6 preserving constitutionally guaranteed due process rights for the accused, the challenge of collaboration sometimes is simply being invited to the table. (The Commission has included the PD exceptionally well in all its discussions). Needless to say, there are numerous hindrances and barriers for the PD in performing their functions; chief among them are discovery complications. Discovery is exacerbated for the defense bar by arrest report delays, restrictive police policies in accessing records, and delays in receiving forensic evidence and prosecution data. Also, as with most PD agencies, they are generally staffed at levels lower than the prosecutor s office and have limited, stand-alone case management systems and technology. The Second Judicial District Court, funded by the state, has experimented with various caseflow changes over a number of years with little long-term success. Trial court delay has lengthened and pretrial jail populations have grown as the 10 judges assigned to the Criminal Division each operate rather autonomously. 6 This is especially true in trial courts organized like the Second District where individual calendars require cases remain with the same judge from arraignment to disposition, regardless of the type of disposition. 7 There is little uniformity in policies or procedures among judges, other than required by state or local rules. The Criminal Division judges meet periodically to discuss operational issues but their governance system is illdefined, relying mainly on consensus decision-making. When and if case processing decisions occur, they may not be binding on every judge. 8 The Metropolitan Detention Center (MDC), funded and operated by the county, has suffered severe jail overcrowding since its opening in Many reasons, contended by NCSC consultants, flow from the disjointed practices within the criminal justice community and either reluctance or ineffectiveness in dealing with jail capacity problems systemically. Felony arrestees comprise the largest portion of the jail population and those inmates stay longer than misdemeanants; reductions in their length of stay would have a significant impact on MDC populations. In 2009, most pretrial felons were confined 8-9 months before final adjudication. 9 Over past years, county administration developed numerous programs to reduce jail population with only marginal success. 6 As an example, the District Court s pending inventory was about 20% higher on February 28, 2009, than on June 30, 2004, based on the November 2009 NCSC felony caseload study. 7 It should be noted that any pervasive exercise of peremptory challenges and removals of a judge by counsel, which occur from time to time, can confound a balanced distribution of work among judges, one of the goals of an individual calendar system. 8 Governance is the exercise of political and administrative authority to manage organizational affairs. It is a continuing process through which conflicting or diverse interests are accommodated and cooperative action is taken. An effective governance model must achieve balance ensuring all affected parties have an opportunity to contribute to policy decisions but it must clearly pinpoint who has the ultimate authority to make binding decisions. Good governance is necessary to accomplish the core purposes of courts: delivering timely, effective, fair, and impartial justice for all. (See: Chief Justice Christine Durham and Daniel Becker, A Case for Court Governance Principles, Harvard Executive Session for Court Leaders, National Center for State Courts, 2013). 9 Felony Caseflow Management in Bernalillo County, New Mexico, National Center for State Courts (November 2009). National Center for State Courts, February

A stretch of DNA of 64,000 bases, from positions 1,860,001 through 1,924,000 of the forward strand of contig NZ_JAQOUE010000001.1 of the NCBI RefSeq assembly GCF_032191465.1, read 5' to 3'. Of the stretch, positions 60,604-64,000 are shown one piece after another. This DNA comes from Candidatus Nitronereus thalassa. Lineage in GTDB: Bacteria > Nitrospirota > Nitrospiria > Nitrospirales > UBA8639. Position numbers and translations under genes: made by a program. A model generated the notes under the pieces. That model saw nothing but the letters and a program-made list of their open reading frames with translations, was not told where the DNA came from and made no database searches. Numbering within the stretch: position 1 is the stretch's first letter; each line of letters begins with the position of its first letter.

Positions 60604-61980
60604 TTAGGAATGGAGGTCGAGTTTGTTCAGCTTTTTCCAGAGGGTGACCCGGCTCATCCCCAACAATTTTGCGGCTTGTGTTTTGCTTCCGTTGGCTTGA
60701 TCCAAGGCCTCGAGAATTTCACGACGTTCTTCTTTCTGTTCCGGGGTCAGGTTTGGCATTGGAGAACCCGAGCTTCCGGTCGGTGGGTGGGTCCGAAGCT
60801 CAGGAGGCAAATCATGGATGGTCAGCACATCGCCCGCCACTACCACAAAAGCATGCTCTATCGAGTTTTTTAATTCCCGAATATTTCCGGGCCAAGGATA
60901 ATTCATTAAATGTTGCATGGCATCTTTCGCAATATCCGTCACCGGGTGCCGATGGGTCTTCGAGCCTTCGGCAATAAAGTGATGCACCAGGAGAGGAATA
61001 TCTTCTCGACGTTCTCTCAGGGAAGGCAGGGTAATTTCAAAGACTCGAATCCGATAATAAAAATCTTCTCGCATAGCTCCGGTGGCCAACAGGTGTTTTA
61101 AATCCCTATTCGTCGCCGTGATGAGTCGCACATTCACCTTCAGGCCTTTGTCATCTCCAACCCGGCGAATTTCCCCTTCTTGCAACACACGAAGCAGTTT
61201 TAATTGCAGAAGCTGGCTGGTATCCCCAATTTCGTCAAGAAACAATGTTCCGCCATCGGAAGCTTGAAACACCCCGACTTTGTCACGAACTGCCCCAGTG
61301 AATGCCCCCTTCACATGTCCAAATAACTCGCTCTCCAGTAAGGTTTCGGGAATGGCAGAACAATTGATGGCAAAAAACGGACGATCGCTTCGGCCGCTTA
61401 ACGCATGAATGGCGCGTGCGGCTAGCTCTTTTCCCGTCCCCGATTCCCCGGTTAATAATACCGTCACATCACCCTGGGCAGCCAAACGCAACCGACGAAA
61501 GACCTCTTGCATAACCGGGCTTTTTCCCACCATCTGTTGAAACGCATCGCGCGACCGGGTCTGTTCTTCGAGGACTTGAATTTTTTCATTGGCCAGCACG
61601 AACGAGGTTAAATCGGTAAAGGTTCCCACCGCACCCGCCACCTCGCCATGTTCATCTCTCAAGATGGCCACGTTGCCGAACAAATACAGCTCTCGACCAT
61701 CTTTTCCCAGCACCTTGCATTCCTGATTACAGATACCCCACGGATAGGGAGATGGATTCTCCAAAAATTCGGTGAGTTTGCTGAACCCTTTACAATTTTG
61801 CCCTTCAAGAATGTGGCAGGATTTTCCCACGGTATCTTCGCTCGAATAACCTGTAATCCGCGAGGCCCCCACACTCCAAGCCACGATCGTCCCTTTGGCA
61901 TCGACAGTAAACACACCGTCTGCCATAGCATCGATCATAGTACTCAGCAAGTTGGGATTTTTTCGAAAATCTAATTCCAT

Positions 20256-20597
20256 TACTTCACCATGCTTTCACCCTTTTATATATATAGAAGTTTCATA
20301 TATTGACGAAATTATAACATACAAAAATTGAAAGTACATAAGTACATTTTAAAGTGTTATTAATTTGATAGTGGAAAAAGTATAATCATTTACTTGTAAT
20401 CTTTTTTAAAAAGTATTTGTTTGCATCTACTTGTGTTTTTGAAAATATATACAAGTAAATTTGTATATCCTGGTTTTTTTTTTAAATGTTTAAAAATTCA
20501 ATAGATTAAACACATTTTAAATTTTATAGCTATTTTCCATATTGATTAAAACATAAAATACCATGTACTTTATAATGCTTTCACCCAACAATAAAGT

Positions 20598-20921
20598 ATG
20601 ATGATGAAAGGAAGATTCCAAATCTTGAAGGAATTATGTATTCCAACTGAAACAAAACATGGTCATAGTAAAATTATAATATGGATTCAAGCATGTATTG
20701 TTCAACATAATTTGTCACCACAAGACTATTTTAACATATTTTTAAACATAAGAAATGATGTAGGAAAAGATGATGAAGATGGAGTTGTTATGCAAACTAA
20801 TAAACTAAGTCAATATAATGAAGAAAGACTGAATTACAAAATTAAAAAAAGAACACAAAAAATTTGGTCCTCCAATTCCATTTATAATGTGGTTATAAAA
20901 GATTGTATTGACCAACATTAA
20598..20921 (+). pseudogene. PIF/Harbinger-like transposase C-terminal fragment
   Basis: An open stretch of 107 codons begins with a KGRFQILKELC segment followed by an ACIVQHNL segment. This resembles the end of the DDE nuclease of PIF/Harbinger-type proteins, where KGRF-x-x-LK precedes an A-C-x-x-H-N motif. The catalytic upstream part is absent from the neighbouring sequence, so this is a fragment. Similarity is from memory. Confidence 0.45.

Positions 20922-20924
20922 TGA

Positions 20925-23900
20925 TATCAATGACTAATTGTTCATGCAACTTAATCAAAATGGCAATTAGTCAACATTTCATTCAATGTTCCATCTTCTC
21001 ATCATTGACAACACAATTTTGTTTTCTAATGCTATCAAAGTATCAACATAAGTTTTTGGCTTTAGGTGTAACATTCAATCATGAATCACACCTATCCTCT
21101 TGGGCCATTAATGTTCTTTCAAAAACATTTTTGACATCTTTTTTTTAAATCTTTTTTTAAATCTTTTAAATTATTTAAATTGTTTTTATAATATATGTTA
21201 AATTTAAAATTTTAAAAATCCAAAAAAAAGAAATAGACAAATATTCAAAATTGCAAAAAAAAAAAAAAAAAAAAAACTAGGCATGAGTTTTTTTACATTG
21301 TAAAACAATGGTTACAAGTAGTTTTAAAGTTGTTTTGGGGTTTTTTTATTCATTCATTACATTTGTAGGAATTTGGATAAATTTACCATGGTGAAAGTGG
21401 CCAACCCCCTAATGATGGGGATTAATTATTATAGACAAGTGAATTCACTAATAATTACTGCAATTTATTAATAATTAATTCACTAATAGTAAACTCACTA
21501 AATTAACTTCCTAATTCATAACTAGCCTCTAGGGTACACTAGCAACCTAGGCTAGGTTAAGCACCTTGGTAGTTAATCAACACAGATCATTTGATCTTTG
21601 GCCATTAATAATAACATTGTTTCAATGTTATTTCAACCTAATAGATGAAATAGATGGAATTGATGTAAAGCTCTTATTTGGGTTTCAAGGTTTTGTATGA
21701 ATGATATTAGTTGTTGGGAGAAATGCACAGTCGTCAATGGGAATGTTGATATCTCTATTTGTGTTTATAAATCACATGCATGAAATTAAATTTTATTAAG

7 A federal court consent decree occasioned by a class action lawsuit on behalf of the inmates (McClendon vs. Bernalillo County) commenced in 1995 over conditions at a downtown Albuquerque jail that governs pretrial overcrowding, mental health and disability treatment, and housing conditions at the new MDC as well. A continual concern by county officials is avoiding a consent decree violation. (Although the design capacity of the MDC is 2,236 inmates, that figure includes hospital beds and other unavailable space for the general population. The federal court consent decree cap is 1,950 inmates). In 2010, the average daily population was 2,483 or 111% of its rated capacity. When the MDC reaches limits close to the consent decree threshold, inmates are transported and housed in holding facilities outside the county as far away as Texas. Millions of dollars in costs for the county (i.e. taxpayers) have resulted. In 2013, as an example, the County budgeted $11.4 million for out-of-county transfers of inmates expected to occur in In 2012, Bernalillo County contracted the National Center to estimate the potential impact of better criminal caseflow management on the MDC inmate population. The analysis, issued in January 2013, estimated improvements in felony processing had a potential to reduce the average MDC population by as much as inmates. Also, the report stated that streamlining caseflow by implementing recommendations contained in an earlier comprehensive National Center felony case management study (circa 2009) would be the equivalent of adding one more judge, two to three more prosecutors, and two to three more public defenders as well as a comparable number of additional support staff who work on criminal cases. (Appendix A: Highlights of NCSC Report, November 2009.) II. Raising the Level of Urgency John Kotter, a renowned expert in organization and transformational change, maintains that efforts to alter attitudes, values, beliefs and behavior always fail to achieve their objectives when complacency levels are high. 10 Without a sense of urgency people won t give the extra effort essential to experiment and incorporate new ways of doing things, instead they ll cling to the status quo. 11 Despite assorted consultant studies, reams of data about felony delay, caustic news articles, and a federal lawsuit and consent decree on jail overcrowding, across-the-system 10 Kotter, John P., Leading Change, Harvard Business School Press, Boston, MA (1996), p John Kotter s research and writings on successful organizational change are acclaimed by academics and business and government leaders alike. He identifies an eight-step process that leaders generally must follow, consciously or unconsciously, to accomplish impactful and sustainable change. National Center consultants have found Kotter s process relevant to the complex world of courts and criminal justice systems. Interestingly, the steps taken in reducing felony case delay and jail overcrowding in Bernalillo County parallel many of Kotter s prescriptive and sequential steps, including the needs to (1) establish a sense of urgency, (2) create a guiding coalition, (3) develop a vision and strategy, (4) communicate the change vision, (5) empower broad-based action, (6) create short-term wins, (7) consolidate gains while produce increasing amounts of change, and (8) anchor new approaches in the culture of a system or organization. This monograph uses that general framework to lend understanding and legitimacy to the processes, decisions, and actions taken by the Legislature, Supreme Court, Second Judicial District, Bernalillo County Government, and the Commission to date. National Center for State Courts, February